What is should the moral response be to rising gas prices? Christians in America must deal with the fact that they will be paying more at the pump for at least the next few months.
Ellis Orozco of Baptist News Global points out that the spike in oil is at least partially driven by legal restrictions on Russian imports. Christians can oppose these sanctions, or embrace them while acknowledging personal hardship. It is not clear if sanctions will work, but if successful, it would prove to be a comparatively bloodless way to resolve an international dispute between powerful nations. Orozco continues:
Sky-rocketing prices at the pump are showing no signs of slowing down. Some experts predict they are set to soar even higher. The national average price for a gallon of gas just hit $4.06, up a staggering 45 cents from a week ago. This is the highest level since July 2008, according to the American Automobile Association’s “gas” website.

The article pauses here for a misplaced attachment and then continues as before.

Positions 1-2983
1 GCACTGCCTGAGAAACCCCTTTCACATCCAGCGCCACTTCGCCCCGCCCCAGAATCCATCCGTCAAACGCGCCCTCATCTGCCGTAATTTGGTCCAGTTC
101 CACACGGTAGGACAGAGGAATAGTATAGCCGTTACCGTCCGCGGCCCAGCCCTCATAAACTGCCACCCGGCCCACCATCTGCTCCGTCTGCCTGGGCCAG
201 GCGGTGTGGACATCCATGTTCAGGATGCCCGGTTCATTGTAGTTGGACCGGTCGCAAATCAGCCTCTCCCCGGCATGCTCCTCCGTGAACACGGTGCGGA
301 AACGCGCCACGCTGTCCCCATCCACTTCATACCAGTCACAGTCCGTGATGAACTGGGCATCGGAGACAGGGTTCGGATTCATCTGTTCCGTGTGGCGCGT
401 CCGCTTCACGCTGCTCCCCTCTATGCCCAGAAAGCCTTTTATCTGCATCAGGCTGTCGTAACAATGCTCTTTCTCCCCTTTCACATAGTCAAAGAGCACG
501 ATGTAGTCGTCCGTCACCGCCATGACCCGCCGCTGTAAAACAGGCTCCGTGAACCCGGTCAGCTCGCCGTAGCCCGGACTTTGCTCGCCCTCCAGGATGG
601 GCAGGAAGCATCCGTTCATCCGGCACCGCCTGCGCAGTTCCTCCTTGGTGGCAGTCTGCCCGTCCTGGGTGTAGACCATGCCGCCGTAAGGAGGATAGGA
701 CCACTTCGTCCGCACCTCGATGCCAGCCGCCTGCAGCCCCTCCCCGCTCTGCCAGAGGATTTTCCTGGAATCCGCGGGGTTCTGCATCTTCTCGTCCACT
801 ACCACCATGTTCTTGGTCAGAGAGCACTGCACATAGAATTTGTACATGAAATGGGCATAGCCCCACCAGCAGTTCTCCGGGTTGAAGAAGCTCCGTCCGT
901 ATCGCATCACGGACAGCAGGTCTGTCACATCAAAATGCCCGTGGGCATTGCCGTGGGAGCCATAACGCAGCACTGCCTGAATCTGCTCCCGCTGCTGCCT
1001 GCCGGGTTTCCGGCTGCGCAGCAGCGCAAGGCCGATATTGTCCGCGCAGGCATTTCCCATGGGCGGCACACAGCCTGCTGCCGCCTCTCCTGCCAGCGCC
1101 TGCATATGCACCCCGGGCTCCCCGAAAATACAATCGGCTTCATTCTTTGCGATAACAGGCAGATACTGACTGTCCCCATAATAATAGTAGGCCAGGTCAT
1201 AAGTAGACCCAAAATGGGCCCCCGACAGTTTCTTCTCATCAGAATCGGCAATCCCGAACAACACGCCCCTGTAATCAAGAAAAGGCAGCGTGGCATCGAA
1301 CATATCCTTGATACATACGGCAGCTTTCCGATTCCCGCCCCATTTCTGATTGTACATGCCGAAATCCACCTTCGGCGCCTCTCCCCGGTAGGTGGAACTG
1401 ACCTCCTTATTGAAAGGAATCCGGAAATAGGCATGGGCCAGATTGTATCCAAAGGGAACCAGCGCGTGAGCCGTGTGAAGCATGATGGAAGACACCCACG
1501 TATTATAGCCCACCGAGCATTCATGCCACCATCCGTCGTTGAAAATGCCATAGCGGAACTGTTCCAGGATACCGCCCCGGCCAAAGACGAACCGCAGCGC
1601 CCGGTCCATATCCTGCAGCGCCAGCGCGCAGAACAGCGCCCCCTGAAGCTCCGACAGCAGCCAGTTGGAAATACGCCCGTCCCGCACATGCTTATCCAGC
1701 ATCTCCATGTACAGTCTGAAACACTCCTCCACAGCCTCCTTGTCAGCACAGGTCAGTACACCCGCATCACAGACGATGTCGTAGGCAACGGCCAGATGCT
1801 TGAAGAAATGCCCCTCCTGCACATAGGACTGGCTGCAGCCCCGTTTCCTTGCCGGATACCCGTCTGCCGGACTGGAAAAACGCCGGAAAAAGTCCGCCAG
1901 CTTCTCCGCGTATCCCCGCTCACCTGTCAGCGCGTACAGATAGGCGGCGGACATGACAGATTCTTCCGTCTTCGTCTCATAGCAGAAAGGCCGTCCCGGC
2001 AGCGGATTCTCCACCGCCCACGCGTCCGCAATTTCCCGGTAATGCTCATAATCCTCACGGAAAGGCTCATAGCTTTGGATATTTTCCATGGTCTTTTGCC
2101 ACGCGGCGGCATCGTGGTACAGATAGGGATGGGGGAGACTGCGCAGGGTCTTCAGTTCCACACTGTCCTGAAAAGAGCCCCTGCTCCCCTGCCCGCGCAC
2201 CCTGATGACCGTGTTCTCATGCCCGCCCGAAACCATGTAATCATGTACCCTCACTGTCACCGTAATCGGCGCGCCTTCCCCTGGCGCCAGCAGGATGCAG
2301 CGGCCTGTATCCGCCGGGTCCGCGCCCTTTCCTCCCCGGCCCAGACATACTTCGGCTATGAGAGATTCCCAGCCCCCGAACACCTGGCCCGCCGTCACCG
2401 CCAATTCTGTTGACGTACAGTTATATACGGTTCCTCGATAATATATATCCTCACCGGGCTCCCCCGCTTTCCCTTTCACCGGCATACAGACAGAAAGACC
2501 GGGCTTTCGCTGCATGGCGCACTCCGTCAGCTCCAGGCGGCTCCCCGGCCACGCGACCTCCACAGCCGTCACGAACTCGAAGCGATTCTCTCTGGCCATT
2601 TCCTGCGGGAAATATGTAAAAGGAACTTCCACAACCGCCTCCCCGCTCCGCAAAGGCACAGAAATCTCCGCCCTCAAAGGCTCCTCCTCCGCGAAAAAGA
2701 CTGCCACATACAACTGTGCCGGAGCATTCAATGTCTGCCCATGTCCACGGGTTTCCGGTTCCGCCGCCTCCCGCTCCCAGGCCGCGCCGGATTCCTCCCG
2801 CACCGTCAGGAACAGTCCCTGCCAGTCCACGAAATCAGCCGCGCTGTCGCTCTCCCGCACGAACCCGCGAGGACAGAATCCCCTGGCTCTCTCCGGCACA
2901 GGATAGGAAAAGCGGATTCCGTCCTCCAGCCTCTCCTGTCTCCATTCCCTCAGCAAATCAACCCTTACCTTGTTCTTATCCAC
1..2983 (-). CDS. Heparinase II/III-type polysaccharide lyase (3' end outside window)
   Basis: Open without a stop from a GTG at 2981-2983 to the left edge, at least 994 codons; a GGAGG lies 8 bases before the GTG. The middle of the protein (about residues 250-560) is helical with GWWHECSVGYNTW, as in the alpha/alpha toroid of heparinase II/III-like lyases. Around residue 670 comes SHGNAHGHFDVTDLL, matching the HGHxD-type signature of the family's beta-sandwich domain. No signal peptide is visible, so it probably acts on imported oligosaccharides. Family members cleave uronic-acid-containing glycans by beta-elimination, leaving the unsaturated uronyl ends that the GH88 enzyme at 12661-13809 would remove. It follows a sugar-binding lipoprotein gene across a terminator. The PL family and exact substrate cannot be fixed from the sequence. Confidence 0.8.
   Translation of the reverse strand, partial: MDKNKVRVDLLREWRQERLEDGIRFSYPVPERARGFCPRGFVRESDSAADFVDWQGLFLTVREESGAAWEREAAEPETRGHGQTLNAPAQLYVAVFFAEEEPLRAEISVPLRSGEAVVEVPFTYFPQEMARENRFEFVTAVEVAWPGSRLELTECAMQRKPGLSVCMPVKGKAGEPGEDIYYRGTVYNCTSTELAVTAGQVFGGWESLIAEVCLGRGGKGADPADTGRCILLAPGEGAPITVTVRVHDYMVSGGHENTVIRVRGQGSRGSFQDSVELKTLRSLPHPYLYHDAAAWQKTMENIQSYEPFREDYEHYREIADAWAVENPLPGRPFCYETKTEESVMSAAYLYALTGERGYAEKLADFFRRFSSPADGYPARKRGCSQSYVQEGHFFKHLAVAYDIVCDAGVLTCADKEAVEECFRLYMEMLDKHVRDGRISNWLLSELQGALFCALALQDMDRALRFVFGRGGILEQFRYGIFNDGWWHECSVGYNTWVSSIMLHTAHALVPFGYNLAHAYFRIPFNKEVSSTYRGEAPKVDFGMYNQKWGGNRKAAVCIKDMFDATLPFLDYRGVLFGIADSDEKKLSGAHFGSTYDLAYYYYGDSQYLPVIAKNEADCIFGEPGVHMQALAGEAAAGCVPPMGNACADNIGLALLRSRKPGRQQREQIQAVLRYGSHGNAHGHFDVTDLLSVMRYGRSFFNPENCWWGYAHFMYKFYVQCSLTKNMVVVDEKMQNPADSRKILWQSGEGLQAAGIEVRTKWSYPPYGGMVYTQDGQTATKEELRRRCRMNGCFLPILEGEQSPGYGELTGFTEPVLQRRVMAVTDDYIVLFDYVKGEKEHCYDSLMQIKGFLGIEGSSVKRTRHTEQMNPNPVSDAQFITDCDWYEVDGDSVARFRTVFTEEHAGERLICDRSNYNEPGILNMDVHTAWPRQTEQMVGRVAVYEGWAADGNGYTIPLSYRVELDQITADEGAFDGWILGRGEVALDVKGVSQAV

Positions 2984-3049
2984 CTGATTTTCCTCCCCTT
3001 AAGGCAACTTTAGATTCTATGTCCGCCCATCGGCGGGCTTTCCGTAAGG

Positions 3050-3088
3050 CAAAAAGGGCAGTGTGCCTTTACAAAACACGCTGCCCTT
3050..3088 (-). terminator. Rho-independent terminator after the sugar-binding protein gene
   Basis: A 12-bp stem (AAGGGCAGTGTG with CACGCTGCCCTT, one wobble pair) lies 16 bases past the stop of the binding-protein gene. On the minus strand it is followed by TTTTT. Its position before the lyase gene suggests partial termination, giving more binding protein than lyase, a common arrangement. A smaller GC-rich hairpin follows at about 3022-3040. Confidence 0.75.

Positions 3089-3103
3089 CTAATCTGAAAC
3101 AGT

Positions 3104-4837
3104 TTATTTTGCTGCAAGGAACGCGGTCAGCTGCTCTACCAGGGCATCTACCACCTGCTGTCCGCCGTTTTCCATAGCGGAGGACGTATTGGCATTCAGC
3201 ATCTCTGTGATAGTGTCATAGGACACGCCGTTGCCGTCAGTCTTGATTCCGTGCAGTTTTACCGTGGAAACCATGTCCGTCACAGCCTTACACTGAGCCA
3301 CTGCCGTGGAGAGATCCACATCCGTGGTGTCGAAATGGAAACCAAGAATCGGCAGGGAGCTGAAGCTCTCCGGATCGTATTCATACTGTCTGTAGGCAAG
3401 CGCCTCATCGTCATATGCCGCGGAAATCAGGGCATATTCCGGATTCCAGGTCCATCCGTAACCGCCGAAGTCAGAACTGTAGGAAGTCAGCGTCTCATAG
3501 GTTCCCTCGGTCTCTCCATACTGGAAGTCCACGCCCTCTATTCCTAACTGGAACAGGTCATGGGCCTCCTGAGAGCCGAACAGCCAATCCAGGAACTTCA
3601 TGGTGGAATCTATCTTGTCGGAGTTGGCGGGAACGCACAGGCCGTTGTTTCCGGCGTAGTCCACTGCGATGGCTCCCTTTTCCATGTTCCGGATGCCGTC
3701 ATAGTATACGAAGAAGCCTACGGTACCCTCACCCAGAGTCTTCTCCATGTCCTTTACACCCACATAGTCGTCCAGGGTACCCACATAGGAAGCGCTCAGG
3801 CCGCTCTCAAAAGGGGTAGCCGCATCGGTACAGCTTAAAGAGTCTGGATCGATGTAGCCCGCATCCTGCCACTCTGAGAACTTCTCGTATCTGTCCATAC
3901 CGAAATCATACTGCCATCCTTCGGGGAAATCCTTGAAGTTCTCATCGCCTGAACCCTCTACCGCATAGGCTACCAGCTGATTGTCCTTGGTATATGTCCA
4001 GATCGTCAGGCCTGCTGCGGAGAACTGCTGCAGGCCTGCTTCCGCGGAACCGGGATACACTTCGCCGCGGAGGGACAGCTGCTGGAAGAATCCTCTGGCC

I’m not an oil and gas expert, but every article I have read points to the Russian invasion of Ukraine as the primary reason gas prices are soaring.
Russia is the third-largest producer of crude oil in the world, accounting for about 12% of global crude exports, according to the Information Energy Agency. The gas market will become even tighter if Russia’s oil supply to the rest of the world is cut off.
All signs are pointing to a year-long struggle with rising prices. How does a Christian respond? I’ll get to my thoughts on that question, but first, there are a few realities to consider.
The unprecedented scope and intensity of the sanctions imposed on Russia are tantamount to a declaration of war. These sanctions (and they are growing daily) are designed to cripple Russia and end the war.
If the sanctions work, it could spell a new, almost bloodless way to defeat an aggressor. It also could send a message to the other fascist regimes that the world unites against dictators and no longer tolerates war-mongering states.
There is, however, a price that comes with this economically centered warfare. The world has shrunk, and every country is tied to others. The very reason that the sanctions could work like never before also is the reason we will suffer in the process.
It is impossible to create suffering in Russia without also feeling the pain in America (and everywhere else).
Read full article here.